what is the dats set at ?
please add a 5 min delay to the outdoor condenser to stop short cycling
skinny the 2 floor damper open just a touch
the heating season may be ok, beacause the heat rises and won't run so much
How big is the bypass damper and duct?
Originally Posted by andrewskevr
Most zoned systems I find in the wild have a grossly over sized bypass duct because many people mistakenly size them like it is a normal duct, instead of following the zoning manufacturers instructions.
The system can likely be made to operate acceptably with a reasonably sized and adjusted bypass, and for the zone dampers set so they don't close all the way, so air can be relieved to the other zone(s) when the small zone is calling.
This is assuming that the system is not significantly over sized. If it is significantly over sized, you can basically abandon all hope of it ever working acceptably.
Hopefully the indoor coil has a TXV, or the compressor is doomed to early failure.
The DATS is set at 45, and is not adjustable on the honeywell 311, would it be worth investing in a 321 where I could adjust the DATS down to 40, or is 40 too risky?
Also, how do I add a 5 minute delay to outdoor compressor? Is that something done on the zoning panel, the thermostat or the compressor itself? Sounds like a good idea, might take a long time to cool, but atleast it will give my compressor a breather between cycles along with all the damper tweaks.
My bypass duct is large, its the same size as the return duct going to the blower, what size should a bypass be?
All- this is a great forum and I really appreciate all the support and responses, keep any other ideas coming.
Your bypass is 16 or 18" round? Wow.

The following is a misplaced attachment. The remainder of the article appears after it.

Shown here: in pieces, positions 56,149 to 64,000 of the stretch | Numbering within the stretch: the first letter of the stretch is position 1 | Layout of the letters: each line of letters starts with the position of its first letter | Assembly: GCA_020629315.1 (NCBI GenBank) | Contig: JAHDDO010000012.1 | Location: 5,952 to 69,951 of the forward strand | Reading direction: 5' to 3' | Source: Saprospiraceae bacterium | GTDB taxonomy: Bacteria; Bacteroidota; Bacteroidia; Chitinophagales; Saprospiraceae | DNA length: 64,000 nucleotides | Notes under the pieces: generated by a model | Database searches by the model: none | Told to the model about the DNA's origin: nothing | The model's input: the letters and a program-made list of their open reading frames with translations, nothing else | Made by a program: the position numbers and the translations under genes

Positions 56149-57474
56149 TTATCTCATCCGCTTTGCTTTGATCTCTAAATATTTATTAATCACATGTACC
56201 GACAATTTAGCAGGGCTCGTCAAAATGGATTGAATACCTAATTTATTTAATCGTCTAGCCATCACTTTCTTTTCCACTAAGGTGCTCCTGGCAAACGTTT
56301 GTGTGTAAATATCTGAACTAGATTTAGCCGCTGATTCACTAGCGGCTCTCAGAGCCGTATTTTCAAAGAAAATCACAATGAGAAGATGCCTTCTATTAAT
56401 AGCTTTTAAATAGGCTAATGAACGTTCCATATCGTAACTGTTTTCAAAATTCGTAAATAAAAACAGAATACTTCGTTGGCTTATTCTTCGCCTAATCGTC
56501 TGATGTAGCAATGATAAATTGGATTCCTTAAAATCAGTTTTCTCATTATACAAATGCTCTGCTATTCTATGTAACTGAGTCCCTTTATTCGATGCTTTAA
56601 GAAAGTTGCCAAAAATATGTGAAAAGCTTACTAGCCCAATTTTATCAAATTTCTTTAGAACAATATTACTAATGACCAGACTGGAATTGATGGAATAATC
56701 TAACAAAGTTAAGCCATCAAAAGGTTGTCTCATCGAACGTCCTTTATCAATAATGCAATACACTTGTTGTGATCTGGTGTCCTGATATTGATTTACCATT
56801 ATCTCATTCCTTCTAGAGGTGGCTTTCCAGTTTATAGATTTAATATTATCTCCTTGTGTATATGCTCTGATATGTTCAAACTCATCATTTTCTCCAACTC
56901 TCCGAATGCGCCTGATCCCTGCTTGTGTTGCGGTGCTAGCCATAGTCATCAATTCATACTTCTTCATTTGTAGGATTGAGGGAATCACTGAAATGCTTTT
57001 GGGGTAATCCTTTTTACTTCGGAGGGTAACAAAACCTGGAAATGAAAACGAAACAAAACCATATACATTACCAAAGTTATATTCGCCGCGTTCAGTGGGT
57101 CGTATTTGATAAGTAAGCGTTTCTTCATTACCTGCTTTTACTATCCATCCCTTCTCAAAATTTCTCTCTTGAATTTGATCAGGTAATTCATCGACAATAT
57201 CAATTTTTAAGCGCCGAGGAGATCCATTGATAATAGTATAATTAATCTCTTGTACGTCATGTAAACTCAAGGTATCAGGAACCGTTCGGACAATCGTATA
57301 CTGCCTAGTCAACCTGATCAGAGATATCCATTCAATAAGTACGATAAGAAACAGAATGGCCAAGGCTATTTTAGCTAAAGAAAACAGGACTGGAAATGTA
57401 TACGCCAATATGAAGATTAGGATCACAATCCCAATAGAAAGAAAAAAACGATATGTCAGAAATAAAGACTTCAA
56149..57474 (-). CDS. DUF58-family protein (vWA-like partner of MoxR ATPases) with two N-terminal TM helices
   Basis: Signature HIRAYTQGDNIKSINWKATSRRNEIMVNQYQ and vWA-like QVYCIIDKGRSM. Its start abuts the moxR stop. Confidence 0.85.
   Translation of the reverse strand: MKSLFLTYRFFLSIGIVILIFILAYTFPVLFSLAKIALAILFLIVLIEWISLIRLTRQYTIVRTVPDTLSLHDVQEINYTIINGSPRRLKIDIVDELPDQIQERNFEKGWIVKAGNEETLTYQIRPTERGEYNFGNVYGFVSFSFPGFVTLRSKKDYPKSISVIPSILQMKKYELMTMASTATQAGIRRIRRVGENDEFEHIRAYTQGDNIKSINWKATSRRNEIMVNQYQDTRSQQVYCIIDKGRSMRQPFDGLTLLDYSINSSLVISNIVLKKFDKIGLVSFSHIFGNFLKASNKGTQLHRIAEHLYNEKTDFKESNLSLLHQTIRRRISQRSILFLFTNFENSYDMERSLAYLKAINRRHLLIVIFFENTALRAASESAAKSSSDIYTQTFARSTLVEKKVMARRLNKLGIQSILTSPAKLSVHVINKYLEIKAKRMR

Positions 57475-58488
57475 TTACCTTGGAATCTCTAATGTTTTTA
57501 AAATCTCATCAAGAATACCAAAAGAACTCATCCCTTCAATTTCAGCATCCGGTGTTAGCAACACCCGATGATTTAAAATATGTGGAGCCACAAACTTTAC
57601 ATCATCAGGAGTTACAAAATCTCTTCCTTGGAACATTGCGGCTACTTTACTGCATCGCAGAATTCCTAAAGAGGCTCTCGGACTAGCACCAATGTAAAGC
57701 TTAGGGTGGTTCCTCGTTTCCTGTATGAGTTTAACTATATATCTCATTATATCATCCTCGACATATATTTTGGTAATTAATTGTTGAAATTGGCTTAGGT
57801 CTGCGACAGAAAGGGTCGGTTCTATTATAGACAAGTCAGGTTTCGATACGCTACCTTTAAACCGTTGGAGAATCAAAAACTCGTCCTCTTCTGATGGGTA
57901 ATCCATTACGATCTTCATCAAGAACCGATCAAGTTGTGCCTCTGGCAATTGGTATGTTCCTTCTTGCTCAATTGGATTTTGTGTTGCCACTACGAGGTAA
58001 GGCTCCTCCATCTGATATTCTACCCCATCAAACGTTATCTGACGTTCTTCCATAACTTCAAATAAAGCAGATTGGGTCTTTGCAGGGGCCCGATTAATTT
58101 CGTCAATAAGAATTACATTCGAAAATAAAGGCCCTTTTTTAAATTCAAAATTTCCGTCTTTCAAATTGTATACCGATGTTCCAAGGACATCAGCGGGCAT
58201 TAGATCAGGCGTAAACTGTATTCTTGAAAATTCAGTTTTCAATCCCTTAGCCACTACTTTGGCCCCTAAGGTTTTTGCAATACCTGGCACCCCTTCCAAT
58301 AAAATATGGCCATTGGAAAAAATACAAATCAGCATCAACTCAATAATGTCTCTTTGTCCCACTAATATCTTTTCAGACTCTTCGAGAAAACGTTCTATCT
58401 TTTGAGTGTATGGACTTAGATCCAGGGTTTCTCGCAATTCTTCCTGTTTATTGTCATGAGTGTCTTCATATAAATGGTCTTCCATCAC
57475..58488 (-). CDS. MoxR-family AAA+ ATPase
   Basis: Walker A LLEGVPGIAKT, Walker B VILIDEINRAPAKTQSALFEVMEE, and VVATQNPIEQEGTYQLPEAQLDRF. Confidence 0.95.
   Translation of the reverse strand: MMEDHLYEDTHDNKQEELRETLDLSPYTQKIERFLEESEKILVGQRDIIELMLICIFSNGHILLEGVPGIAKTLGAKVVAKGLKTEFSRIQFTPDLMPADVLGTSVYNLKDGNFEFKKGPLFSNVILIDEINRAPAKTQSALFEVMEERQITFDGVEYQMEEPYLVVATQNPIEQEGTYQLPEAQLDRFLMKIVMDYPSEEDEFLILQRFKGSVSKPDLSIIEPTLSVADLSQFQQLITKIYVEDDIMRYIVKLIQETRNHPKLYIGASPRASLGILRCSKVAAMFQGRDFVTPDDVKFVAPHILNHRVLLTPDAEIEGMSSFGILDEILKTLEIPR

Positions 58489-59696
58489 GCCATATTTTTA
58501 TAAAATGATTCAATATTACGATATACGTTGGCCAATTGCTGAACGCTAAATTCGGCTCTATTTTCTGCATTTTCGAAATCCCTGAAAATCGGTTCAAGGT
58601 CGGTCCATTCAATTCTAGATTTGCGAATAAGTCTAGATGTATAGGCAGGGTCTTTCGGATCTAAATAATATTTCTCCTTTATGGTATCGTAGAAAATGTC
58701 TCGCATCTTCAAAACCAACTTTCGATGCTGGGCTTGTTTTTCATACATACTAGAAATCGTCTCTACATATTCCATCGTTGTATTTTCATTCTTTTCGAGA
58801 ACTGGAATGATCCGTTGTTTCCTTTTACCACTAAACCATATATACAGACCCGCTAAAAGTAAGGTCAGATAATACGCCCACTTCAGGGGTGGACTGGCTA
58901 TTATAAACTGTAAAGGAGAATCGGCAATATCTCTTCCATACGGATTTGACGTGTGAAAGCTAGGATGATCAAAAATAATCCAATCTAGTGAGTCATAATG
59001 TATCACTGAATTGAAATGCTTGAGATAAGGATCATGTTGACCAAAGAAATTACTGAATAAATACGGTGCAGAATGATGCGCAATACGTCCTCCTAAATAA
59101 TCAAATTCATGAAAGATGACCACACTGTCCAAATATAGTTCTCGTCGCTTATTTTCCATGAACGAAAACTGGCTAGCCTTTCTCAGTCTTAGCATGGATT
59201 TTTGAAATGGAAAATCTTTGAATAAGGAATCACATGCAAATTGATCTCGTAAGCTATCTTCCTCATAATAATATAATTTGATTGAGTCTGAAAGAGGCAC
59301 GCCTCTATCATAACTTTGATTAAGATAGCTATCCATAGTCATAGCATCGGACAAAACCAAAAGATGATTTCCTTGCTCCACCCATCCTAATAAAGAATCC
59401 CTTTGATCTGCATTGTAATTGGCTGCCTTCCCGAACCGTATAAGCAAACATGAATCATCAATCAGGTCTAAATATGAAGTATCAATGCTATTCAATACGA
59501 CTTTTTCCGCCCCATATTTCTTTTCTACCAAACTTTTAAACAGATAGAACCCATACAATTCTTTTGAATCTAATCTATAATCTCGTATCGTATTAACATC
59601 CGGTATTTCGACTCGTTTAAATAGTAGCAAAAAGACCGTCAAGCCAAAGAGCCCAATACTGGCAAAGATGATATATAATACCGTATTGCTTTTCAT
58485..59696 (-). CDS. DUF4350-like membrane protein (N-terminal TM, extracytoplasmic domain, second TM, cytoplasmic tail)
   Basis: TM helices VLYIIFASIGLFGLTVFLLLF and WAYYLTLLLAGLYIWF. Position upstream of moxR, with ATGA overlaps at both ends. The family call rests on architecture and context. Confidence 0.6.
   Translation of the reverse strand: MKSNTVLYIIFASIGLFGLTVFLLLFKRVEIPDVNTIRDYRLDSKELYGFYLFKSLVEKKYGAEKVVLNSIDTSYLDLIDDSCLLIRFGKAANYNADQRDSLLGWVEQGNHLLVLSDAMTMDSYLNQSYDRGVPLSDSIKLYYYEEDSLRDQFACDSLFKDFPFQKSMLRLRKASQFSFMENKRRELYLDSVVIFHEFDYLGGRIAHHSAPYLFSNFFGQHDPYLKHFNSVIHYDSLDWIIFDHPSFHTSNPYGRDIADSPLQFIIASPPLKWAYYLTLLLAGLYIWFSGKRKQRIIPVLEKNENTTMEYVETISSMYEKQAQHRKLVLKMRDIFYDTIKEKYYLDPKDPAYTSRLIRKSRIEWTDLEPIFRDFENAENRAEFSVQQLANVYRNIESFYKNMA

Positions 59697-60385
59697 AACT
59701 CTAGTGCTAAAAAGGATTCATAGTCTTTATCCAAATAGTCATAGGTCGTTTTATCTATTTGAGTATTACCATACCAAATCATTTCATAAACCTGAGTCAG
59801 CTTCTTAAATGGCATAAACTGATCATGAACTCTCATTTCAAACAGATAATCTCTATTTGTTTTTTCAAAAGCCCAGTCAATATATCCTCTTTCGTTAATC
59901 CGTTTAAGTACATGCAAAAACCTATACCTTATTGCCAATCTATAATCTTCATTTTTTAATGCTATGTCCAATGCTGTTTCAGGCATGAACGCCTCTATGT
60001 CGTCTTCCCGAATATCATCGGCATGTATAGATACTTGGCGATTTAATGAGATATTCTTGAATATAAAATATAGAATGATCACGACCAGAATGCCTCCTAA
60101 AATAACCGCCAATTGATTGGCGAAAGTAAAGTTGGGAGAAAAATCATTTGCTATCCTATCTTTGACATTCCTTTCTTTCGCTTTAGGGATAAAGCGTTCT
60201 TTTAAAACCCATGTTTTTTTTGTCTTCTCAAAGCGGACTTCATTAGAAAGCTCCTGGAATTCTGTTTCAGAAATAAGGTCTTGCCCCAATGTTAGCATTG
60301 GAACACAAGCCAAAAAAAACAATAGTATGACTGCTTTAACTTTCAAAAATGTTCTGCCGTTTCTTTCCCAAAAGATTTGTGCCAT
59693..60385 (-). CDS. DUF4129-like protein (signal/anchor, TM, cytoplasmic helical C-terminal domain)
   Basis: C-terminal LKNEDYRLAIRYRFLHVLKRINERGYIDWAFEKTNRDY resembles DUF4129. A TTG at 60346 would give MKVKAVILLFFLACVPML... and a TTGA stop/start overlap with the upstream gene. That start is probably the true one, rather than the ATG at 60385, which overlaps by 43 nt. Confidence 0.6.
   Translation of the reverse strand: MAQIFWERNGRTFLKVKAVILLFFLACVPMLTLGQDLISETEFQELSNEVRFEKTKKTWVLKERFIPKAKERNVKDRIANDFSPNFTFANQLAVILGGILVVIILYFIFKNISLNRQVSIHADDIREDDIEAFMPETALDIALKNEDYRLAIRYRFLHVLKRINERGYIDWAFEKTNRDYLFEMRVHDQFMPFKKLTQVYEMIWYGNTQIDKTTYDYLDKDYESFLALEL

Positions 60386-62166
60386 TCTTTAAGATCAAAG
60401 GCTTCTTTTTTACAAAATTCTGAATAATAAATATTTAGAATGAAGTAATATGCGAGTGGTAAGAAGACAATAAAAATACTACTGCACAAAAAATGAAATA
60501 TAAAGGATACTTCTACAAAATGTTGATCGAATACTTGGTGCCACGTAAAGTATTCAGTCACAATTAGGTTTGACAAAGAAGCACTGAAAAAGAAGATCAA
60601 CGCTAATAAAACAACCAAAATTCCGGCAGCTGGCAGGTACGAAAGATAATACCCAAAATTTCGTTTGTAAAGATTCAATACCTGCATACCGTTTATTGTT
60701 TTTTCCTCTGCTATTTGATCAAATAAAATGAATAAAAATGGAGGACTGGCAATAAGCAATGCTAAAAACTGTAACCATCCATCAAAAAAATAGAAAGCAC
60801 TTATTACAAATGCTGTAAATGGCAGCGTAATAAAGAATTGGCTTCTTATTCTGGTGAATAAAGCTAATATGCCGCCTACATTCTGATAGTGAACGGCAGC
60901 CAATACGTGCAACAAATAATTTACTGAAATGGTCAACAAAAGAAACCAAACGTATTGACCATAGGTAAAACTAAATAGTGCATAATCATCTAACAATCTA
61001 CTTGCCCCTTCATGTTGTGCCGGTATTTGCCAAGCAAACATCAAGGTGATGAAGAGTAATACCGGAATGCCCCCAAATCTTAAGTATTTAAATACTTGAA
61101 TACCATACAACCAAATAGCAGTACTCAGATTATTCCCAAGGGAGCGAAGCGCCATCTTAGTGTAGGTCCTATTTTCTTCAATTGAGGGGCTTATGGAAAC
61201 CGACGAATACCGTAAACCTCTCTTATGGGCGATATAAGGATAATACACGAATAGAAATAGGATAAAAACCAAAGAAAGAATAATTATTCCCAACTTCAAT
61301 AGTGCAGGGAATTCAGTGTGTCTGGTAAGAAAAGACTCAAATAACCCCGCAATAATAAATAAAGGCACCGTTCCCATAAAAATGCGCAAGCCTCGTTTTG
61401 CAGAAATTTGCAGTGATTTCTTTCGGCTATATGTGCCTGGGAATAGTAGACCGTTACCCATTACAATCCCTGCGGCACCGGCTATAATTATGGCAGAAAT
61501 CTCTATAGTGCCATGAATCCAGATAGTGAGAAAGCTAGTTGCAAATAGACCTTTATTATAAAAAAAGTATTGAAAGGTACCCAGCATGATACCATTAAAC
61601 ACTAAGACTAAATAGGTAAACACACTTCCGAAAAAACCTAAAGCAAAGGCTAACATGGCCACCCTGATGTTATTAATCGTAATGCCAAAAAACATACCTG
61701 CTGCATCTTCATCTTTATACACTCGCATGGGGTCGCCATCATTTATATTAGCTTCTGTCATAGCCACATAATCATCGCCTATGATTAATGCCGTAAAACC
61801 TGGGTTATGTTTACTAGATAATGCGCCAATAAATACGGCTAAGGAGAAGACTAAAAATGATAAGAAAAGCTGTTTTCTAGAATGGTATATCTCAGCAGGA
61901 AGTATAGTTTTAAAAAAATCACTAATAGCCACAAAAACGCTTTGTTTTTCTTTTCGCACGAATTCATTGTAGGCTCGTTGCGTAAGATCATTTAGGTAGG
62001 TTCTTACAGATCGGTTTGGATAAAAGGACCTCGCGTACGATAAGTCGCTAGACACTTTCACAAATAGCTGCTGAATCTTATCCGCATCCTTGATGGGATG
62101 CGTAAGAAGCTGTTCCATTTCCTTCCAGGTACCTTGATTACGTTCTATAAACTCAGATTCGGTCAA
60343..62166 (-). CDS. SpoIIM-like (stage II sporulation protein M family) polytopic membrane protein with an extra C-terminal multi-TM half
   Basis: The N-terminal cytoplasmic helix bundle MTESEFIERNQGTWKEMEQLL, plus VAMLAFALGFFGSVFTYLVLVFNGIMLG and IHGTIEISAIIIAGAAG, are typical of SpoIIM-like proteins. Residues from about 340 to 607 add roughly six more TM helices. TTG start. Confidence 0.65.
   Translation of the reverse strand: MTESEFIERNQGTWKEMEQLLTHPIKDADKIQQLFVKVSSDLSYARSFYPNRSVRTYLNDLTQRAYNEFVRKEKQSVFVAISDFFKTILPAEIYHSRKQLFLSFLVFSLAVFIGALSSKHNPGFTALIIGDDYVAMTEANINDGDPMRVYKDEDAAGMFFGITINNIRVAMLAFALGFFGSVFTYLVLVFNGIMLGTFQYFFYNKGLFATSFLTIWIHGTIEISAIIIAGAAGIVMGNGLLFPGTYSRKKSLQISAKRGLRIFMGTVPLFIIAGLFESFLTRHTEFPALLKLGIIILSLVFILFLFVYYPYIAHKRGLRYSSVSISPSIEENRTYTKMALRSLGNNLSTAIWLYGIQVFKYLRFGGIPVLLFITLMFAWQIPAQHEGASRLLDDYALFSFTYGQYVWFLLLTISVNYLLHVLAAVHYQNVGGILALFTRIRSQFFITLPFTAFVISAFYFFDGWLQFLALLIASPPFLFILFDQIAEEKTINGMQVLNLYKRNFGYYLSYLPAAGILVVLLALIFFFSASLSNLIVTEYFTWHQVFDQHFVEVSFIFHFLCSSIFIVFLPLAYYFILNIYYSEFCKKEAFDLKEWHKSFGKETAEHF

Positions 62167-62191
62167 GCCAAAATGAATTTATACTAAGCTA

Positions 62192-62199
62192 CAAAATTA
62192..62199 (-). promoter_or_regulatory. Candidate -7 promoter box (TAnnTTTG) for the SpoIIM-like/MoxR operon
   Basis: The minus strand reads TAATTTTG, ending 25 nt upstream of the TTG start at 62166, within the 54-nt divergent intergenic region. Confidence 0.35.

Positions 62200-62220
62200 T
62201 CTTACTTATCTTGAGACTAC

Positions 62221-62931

to many contractors zoning a system is just a matter of cutting the duct and adding dampers and then they very rarely work properly .
I would add some ductwork to the small zone. Not sure of the setup, but at least 2 duct runs, increasing amount of ductwork and decreasing the size of the bypass would alleviate some of this problem. You might even try to run a small duct from the supply plenum to the j-box feeding the lower floor, bypassing the damper, that way you'll be moving some of the air when the top floor calls, but not so much as to affect the temperature on the lower floor a lot. Not sure you'll be able for it to ever have long run times and never go off on DATS, but it should minimize it. The heat may not run as much since it rises.
I like DIY'ers. They pay better to fix.
The HVAC guys came out and were unsure what to do and are suggesting a bigger bypass, but I think that would make it worse because recycling more chilled air and supercooling will only bring the temp lower. So, I played HVAC Technician, found my paperwork on the dampers and played around. By adjusting 2nd floor damper to relieve a bit of air from during 3rd floor only runs, and adjusting the bypass damper to bypass less air, the DATS is now not tripping, I measured with temp probe and its 48 degrees (DATS shuts off compressor at 45). I have strong air flow to my 3rd floor and it cools down quickly, my 2nd floor isnt affected too much by the 3rd floor relief air flow, do overall I am quite happy.
I realize it is still not ideal, but my 3rd floor is a rec room that will not be used daily, the 2nd floor relief cooling shouldn't be much of an issue, plus the wife always wants the house cooler anyway. I am sure my third floor is cooling too hard and too fast, but being that I keep it at 85, and then only cool it when using it, it is nice to get a lot of cool air quickly to get to temperature, although i guess the downfall is possible moisture issues, but I'll have to monitor it, so far so good.
Now I have to see how the winter goes with heat, hopefully less issues being that heat rises.
A bigger bypass won't help. The systems needs to move more air to somewhere else in the house. Not back through the coil.
A BIGGER bypass?!? Really?
That system shouldn't have more than a 10"-12" bypass. From what I am hearing it sounds like you are bypassing too much already and you have done what I would have by setting a minimum position on the 2nd floor dampers. next step is to try and find a way to add ductwork to the 3rd floor or a dump zone on the 2nd.
If your system has the capability then setting the thermostat to constantly run the blower on low speed will help with humidity issues on the 3rd floor.
I would love to see pictures of the setup.
I lift things up and put them down.